The Bengals have used him at both tackle spots and at right guard, where he has 777 career snaps. I don’t love the idea of the Giants adding Adeniji, but their backup tackle position is an issue now that Phillips is no longer on the Giants. Adeniji is young, long, and has experience starting on a Super Bowl team.

Sean McKeon, TE

The Giants tight end room is stacked after the addition of Darren Waller. Still, the only true blocking tight end is Daniel Bellinger since the Giants retained Lawrence Cager, another former wide receiver in college. McKeon was a 2020 UDFA out of Michigan who has played 312 offensive snaps for the Dallas Cowboys.

He only has six career targets and two receptions. The 6-5, 240-pounder (likely weighs more now) is more known for his blocking, specifically at the second level. He’s only 25 years old, and Cowboys’ beat writers said the decision to waive McKeon was difficult, and they hope to stash him on their practice squad. I’m not sure if there’s a spot on the Giants roster for McKeon, but there’s a role for a more blocking oriented tight end behind Bellinger.

Jordan Smith, OLB

The 122nd pick in the 2021 draft was waived by the Jacksonville Jaguars. The UAB product was unique in the sense that he is 6-6, 250 pounds, with a hybrid EDGE/LB play style. Unfortunately, Smith only has 21 regular season snaps under his belt from the 2021 season. He tore his ACL in June of last year and worked his way back onto the football field this offseason.

In preseason this year, Smith recorded three STOPs and four tackles with good grades across Pro Football Focus. Jacksonville has recently allocated plenty of resources to their edge and linebacker rooms through free agency and the draft. They’ll likely attempt to squeeze Smith onto their practice squad, and they may do so successfully. He’s an intriguing option for the Giants, but one that likely won’t happen with the recent acquisitions of Isaiah Simmons and Carlos ‘Boogie’ Basham.

Tanner Muse, LB/S

Yes, it’s another hybrid safety/linebacker from Clemson. Muse is a 6-2, 227-pound 26-year-old athlete who ran a 4.41 40-yard dash at the 2020 NFL Scouting Combine. He was drafted 100th overall by Mayock and the Raiders before landing in Seattle last season and spending the 2023 preseason with Pittsburgh.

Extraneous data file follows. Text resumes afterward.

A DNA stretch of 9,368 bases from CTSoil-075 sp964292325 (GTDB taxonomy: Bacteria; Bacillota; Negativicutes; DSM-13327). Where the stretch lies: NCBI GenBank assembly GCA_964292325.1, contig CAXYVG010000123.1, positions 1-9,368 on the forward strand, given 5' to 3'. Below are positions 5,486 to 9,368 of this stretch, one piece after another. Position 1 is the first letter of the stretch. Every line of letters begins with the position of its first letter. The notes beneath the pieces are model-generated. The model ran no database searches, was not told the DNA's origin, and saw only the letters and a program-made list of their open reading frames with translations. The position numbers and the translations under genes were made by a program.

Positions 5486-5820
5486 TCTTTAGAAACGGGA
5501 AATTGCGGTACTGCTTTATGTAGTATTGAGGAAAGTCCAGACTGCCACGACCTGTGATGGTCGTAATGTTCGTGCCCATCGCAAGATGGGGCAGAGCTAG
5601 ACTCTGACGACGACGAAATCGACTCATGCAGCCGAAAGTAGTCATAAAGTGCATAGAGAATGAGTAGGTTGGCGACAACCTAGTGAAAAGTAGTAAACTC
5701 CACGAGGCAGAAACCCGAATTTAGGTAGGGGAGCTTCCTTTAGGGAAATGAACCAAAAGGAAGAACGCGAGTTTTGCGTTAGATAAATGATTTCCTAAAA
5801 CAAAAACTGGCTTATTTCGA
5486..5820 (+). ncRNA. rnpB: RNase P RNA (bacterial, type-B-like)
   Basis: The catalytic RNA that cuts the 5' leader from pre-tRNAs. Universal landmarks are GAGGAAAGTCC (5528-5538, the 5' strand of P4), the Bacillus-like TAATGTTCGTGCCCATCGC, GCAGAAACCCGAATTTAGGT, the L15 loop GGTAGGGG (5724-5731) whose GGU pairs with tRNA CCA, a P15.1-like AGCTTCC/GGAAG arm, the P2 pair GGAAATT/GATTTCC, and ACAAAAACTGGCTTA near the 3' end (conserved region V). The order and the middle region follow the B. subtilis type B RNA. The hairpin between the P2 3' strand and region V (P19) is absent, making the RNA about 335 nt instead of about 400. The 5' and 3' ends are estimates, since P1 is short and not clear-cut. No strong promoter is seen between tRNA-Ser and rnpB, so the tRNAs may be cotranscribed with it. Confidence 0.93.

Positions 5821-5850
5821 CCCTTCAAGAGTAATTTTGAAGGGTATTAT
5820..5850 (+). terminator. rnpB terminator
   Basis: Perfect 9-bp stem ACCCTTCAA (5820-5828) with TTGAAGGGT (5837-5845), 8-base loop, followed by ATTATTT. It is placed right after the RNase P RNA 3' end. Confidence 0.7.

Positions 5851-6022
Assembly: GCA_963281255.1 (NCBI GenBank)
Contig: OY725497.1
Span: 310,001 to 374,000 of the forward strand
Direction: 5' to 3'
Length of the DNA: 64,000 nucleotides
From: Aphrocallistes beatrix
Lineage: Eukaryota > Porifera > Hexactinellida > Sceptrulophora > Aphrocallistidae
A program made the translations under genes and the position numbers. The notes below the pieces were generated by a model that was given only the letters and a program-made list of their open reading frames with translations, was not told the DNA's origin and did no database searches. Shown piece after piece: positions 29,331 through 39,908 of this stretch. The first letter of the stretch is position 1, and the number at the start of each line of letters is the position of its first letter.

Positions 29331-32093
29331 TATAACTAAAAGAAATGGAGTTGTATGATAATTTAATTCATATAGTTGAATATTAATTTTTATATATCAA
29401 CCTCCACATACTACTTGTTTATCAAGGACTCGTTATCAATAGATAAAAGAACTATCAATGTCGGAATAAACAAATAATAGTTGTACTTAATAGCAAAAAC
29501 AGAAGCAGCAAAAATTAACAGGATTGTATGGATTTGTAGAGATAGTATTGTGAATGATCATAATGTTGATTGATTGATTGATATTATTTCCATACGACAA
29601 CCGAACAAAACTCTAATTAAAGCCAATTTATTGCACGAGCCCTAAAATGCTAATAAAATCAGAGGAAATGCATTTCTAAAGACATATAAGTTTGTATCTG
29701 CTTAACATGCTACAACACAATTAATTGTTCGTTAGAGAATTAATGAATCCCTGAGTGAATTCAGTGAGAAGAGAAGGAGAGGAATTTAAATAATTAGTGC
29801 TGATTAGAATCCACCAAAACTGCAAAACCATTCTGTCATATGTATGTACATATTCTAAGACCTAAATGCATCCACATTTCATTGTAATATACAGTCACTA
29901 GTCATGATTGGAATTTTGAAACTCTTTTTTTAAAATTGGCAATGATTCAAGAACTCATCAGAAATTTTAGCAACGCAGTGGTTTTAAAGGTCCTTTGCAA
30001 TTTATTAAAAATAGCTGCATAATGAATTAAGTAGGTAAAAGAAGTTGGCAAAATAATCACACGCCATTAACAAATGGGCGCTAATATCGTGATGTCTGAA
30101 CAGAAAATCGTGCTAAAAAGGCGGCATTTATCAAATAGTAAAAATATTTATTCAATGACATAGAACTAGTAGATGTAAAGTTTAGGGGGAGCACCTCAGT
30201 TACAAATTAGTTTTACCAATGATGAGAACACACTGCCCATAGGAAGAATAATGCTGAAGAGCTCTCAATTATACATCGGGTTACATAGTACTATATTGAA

Muse missed his rookie season with a foot injury. By the time he got healthy, the coaching staff and front office that drafted him fell apart. He doesn’t have a ton of production through his two healthy seasons; he has 20 total tackles and a pass knocked down, but he was productive on special teams.

Through two seasons, Muse had nine special teams tackles. His presence on the roster would primarily be for special teams, but he fits the positionless label and is quick out of his stance. He could be a depth piece for a Martindale defense that finds ways to best leverage players with Muse’s measurables.

Emil Ekiyor Jr., IOL

Many in the draft community saw the upside of Ekiyor. Still, the former Alabama Crimson Tide went undrafted in 2023 and found himself with the Indianapolis Colts, where he only played in preseason Week 1 against the Buffalo Bills. His tape at Alabama wasn’t bad, but his medicals were an issue for teams, specifically a left shoulder injury and a knee injury that some teams were unaware of before the 2023 NFL Scouting Combine.

Ekiyor’s college tape wasn’t bad, albeit most of his snaps came at right guard, but his lone preseason action against Buffalo was problematic. He surrendered three pressures and a sack. The 6-2, 315-pound guard seems destined for the Colts’ practice squad.

I don’t necessarily see the Giants signing Ekiyor to their active roster, but New York could use a young developmental guard with functional movement skills, a physical temperament, and good college tape; Ekiyor fits that description.

Henry Byrd, IOL

Byrd is an undrafted rookie out of Princeton who was a standout left tackle for the Tigers and head coach Bob Surace. The 6-5, 310-pounder was a three-sport athlete in high school with good strength and adequate length with just 33½-inch arms. He played well throughout preseason for the Denver Broncos, who are attempting to slide him onto their practice squad.

He played 62 snaps at left guard for Denver. Will the Giants reserve a roster spot for Byrd? Likely no, but this 24-year-old Ivy League standout isn’t someone to scoff at.

Jaquon Johnson, S

The longtime Buffalo Bills’ reserve safety and special teamer is still only 27 years old. Joe Schoen helped select Johnson in the sixth round out of Miami back in 2019. Johnson only has 428 defensive snaps with 938 special teams snaps that include 13 tackles on special units.

Johnson recorded 25 total tackles and two interceptions on defense, operating all over Leslie Frazier’s defensive unit. Johnson is 5-10, 190 pounds. New York doesn’t necessarily need help at safety, but Johnson is a familiar face to both Daboll and Schoen, who has displayed special teams’ competence. For that, he could be in consideration.

Keith Taylor, CB

The Carolina Panthers surprisingly released Taylor, their 2021 former fifth-round pick out of Washington. The 6-3, 195-pound 24-year-old played 35% of their snaps last season on a lackluster team. Phil Snow was let go as defensive coordinator, and Ejiro Evero assumed the role. Taylor was a Matt Rhule selection, and it appears Frank Reich is turning the roster over to a different image.

Taylor played most of his snaps outside and has four career passes defended with no interceptions and a 72.6% catch rate, which isn’t excellent. Still, he has great height, solid length, and adequate explosive testing for a cornerback at a young age. I don’t believe the Giants will go in this direction, but the Giants could do worse than seeing if Taylor has anything to offer.